Sunday, January 31, 2010

Amazon Versus Publishers

Loads of people have said a lot of great things.  John Scalzi has a great conversation going on over at his kickin' blog.  I just wanted to put in my two cents.

The thing I want people to take from this debacle is that Amazon is NOT for the consumer.  Let me say that again:  AMAZON IS NOT YOUR FRIEND.  Amazon is a business.  They want to have the lowest prices in the market so that they can muscle the other competitors out.  Once they are selling the majority of all books, then they can negotiate more favorable terms with publishers.  Right now they're selling 9.99 books at a loss.  That's not sustainable.  But it doesn't need to be.  It just needs to last long enough for them to force publishers to sell them books for even less.

No matter what Amazon says, they're not standing up to Macmillan in order to keep book cheap for the consumer.  They are not David, and the big publishers are not Goliath.  Because, guess what, Macmillan isn't your friend either.  They, too, are a business.  They already work on razor thin margins, and they're doing their damnedest not to dilute the quality of their product.

Now, I know that there are lots of people who believe that any e-book above 9.99 is ludicrous.  I happen to agree.  However e-books are not publisher's primary source of revenue.  In an e-book only model, a lower price point will reflect the lowered cost of doing business.  However, right now e-books are part of the package that help offset the cost of printed books.  So maybe we'll be there one day, but that day isn't here yet.

The other reason a price point above 9.99 doesn't bother me is (aside from higher royalties for me) is that ebook prices will eventually settle at a price that the market will tolerate.  If a big book from a famous author comes out and the publisher prices it at 14.99, then people who really want it, will buy it.  Many will not.  And if enough people don't buy it, if they wait until the price drops, eventually publishers will adjust their prices to the appropriate price point.  That's the free market.  Publishers are allowed to set any price they want, and we are free to buy, or not to buy.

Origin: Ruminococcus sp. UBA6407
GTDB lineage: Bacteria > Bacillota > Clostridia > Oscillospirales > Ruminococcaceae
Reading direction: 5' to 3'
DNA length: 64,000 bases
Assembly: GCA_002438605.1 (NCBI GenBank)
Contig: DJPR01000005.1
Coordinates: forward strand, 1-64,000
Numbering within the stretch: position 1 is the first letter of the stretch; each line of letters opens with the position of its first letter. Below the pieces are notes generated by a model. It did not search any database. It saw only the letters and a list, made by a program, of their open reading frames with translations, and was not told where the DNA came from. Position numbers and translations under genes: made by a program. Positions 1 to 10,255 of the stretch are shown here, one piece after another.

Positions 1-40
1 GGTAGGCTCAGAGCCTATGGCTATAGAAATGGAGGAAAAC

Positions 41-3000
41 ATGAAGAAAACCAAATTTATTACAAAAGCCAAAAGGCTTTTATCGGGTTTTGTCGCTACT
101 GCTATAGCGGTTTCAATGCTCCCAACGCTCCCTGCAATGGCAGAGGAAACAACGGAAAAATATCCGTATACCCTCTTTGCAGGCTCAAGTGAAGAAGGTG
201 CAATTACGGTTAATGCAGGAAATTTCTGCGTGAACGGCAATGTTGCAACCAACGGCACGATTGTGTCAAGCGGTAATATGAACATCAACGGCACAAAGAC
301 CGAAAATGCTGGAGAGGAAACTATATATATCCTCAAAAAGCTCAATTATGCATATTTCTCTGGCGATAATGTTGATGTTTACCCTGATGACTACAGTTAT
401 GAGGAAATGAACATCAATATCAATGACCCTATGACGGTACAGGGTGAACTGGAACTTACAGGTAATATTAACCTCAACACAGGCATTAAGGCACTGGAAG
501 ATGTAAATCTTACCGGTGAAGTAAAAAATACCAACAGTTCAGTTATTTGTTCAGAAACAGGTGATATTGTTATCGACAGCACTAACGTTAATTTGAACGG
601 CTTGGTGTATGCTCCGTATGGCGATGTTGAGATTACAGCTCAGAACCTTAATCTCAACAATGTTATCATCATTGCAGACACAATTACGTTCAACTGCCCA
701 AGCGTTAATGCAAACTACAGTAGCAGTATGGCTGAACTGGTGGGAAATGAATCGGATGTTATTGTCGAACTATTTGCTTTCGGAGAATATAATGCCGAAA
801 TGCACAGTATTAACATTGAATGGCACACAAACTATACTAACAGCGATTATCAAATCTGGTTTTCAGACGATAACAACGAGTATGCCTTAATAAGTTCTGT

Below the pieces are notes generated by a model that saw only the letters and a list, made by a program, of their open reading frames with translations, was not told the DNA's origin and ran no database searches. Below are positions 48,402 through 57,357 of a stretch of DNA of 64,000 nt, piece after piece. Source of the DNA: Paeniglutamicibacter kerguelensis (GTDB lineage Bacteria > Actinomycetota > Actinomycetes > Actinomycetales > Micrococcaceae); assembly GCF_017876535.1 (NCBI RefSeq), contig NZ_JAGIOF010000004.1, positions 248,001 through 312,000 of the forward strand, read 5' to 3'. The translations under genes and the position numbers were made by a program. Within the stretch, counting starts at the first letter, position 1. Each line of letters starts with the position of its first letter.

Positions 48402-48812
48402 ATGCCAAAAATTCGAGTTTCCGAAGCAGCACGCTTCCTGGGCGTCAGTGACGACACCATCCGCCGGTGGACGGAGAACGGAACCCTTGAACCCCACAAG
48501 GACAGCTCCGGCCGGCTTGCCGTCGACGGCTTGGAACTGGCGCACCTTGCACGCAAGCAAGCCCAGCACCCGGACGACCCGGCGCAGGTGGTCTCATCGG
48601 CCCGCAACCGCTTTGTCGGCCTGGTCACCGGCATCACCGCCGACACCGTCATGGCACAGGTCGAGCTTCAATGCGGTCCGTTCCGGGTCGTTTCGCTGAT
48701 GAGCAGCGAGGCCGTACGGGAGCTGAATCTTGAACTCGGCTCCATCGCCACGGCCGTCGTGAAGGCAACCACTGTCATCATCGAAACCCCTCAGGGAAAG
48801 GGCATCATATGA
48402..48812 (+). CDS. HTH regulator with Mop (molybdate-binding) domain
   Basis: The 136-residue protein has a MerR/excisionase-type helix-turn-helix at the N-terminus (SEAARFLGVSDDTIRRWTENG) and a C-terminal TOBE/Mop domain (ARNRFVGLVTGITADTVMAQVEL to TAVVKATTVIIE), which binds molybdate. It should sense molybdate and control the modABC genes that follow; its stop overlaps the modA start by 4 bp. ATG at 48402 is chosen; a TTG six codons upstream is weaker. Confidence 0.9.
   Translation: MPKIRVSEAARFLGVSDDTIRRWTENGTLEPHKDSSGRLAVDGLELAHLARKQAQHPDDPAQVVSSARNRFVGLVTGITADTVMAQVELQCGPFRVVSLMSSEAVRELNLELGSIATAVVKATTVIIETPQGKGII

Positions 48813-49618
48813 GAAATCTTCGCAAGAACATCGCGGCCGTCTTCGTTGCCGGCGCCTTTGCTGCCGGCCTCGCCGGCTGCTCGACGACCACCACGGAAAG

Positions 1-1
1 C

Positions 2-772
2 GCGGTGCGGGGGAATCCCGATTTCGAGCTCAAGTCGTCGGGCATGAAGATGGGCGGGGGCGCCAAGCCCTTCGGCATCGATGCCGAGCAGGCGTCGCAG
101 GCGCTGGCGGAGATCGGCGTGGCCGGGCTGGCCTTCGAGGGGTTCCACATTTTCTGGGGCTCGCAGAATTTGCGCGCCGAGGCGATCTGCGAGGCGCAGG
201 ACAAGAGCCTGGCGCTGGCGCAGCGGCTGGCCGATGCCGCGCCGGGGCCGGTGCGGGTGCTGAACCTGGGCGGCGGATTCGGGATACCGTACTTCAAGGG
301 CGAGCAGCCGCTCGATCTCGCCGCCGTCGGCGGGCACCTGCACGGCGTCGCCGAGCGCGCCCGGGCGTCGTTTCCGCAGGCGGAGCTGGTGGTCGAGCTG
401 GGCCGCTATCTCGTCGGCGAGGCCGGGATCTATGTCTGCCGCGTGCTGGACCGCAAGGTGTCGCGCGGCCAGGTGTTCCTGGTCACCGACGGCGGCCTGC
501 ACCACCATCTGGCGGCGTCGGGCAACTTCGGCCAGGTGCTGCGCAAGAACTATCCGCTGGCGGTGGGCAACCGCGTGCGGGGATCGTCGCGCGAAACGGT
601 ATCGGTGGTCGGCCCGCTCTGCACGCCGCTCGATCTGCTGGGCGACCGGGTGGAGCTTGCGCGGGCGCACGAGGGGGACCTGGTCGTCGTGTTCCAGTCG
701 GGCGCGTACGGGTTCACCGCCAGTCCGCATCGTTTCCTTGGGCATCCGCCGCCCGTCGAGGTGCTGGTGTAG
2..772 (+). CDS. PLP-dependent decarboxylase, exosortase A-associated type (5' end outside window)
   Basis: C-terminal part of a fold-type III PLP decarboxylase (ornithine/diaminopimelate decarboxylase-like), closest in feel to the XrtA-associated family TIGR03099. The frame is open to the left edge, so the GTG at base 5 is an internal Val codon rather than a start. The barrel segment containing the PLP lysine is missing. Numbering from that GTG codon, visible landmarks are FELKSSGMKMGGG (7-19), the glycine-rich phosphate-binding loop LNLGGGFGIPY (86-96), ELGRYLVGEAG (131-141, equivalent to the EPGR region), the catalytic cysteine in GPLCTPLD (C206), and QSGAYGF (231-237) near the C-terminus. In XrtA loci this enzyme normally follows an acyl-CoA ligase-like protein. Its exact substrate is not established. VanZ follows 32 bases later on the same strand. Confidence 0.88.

So to summarize:  A publisher frightened by the future + a dick move by a huge retailer = No good for the consumer.

If you want to let Amazon know that they shouldn't pull these kinds of moves, then show them with your wallet.  The same goes for publishers.  Because the only person looking out for the consumer is the consumer.

1 comment:

  1. "So to summarize: A publisher frightened by the future + a dick move by a huge retailer = No good for the consumer."

    I was kind of confused about what was going down, but this put in perspective. Thanks! :-)


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